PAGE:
Question-and-Answer Session

Operator

[Operator Instructions] And your first question will come from the line of John Selser with Iberia Capital Market.

John M. Selser - Iberia Capital Partners, LLC

Your comments actually lead me to this -- I guess, to my question, but it's in regards to the horizontal potential. There's so many potential horizons, producing horizons there. Which zone would you target first? What would be the cost to that well and expected reserves? And when might we look for something to happen along those lines?

Mark A. Williams

John, this is Mark. Our primary target right now would be one of the Wolfcamp shales within that overall Wolfcamp section. And that is what we look at currently as the most appealing target of the group. Now that may change over the next 3 or 4 months as we continue to analyze this and get some additional data from outside parties who -- when there is activity going on almost in every direction from us right now. So that's our target right now. Depth-wise, it's about 10,500 feet. And so it's going to be a very similar well construction to our Eagle Ford well construction. Depth, pressure, more or less the same casing program, very similar frac program. So we expect our cost to be similar. So around -- between $8 million and $8.5 million is kind of what our target is on the Eagle Ford. So that's also what we expect it to be here. EUR is where -- if use some of the industry multiples, you can get to a pretty high number on EUR in the vertical to horizontal multiples. But here, the vertical wells produce from multiple horizons, so it's a little bit difficult to apply that. But we look at the rock quality and we believe it's better than we what we've seen in the Midland Basin. And so you can look at some of results over there. And we really think it should be similar or better even maybe than the Eagle Ford results that we're getting, which are 400,000 BOE. So that's kind of our target. It's early and we've got to do some more science and get it well-tested. But that's kind of what we expect is at least 400,000 barrels.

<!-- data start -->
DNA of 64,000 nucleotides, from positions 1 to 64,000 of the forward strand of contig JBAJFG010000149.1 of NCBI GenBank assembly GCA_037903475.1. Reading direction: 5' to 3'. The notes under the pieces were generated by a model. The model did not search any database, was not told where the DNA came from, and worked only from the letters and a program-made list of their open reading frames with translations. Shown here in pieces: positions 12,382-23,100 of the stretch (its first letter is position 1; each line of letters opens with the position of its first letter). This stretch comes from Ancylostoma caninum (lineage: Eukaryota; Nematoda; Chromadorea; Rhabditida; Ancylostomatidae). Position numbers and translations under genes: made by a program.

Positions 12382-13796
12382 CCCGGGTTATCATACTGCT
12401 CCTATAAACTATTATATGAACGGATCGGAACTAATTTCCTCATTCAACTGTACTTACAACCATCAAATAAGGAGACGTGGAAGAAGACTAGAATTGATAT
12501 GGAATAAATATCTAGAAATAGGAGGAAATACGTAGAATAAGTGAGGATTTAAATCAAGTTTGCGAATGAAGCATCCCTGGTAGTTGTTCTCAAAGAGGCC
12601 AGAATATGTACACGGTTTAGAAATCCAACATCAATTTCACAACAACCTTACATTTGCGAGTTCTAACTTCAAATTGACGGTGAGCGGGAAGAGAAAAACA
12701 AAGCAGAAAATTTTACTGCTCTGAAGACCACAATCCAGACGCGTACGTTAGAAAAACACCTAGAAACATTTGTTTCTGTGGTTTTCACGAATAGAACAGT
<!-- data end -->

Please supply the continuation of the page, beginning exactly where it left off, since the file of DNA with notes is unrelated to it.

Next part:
John M. Selser - Iberia Capital Partners, LLC

And do you think you might do this in the second half of 2012?

Mark A. Williams

That's probably what we're expecting right now. Third quarter is kind of where we penciled in. And we've got to look at our -- what rigs we have, all of our lease commitments and such to fit it in. But that's kind of what we expect.

Operator

And our next question will come from the line of Brian Corales with Howard Weil.

Brian M. Corales - Howard Weil Incorporated, Research Division

Can you all talk about where the asset sales are, what area or is it kind of scattered?

Roland O. Burns

Brian, this is Roland. Yes, we don't want to specifically identify the properties because we want to be able to market those. But it's kind of scattered. It's not a -- it's conventional assets, so it's not any of our properties that would have any potential for shale development.

Brian M. Corales - Howard Weil Incorporated, Research Division

Okay. Are you all including that in the guidance as of now?

Roland O. Burns

We are. We have, because we do really expected that done. We are -- we have included that in the guidance. And that's -- the properties that we've targeted that met the numbers that we put out, it's about 10 million a day of production, 7.5 of that is gas-related and the balance is oil. They're kind of -- It's kind of weather properties. Even the gas has some liquid, so that's going to -- we think be very -- give us a good price in this market. And a little under 50 Bcfe in reserves. So...

Brian M. Corales - Howard Weil Incorporated, Research Division

Okay. And then switching to the acquisition, on the vertical Wolfbone well, how much of the -- I think you're running $4 million to $4.5 million, how much of that is drilling, and how much of that is completion?

Mark A. Williams

I believe the cost of rig release is between $2 million and $2.5 million. So you're looking about 50-50 on the drilling and completion side.

Brian M. Corales - Howard Weil Incorporated, Research Division

Okay, okay. And then one final one on the Eagle Ford. Outside of kind of restricting the chokes, have you all done anything on the completion differently in some of the prior wells? But you had such a nice increase and the wells look pretty strong. I just want to see if there was something you all did to change it or is this kind of you all figuring it out a little better?

Mark A. Williams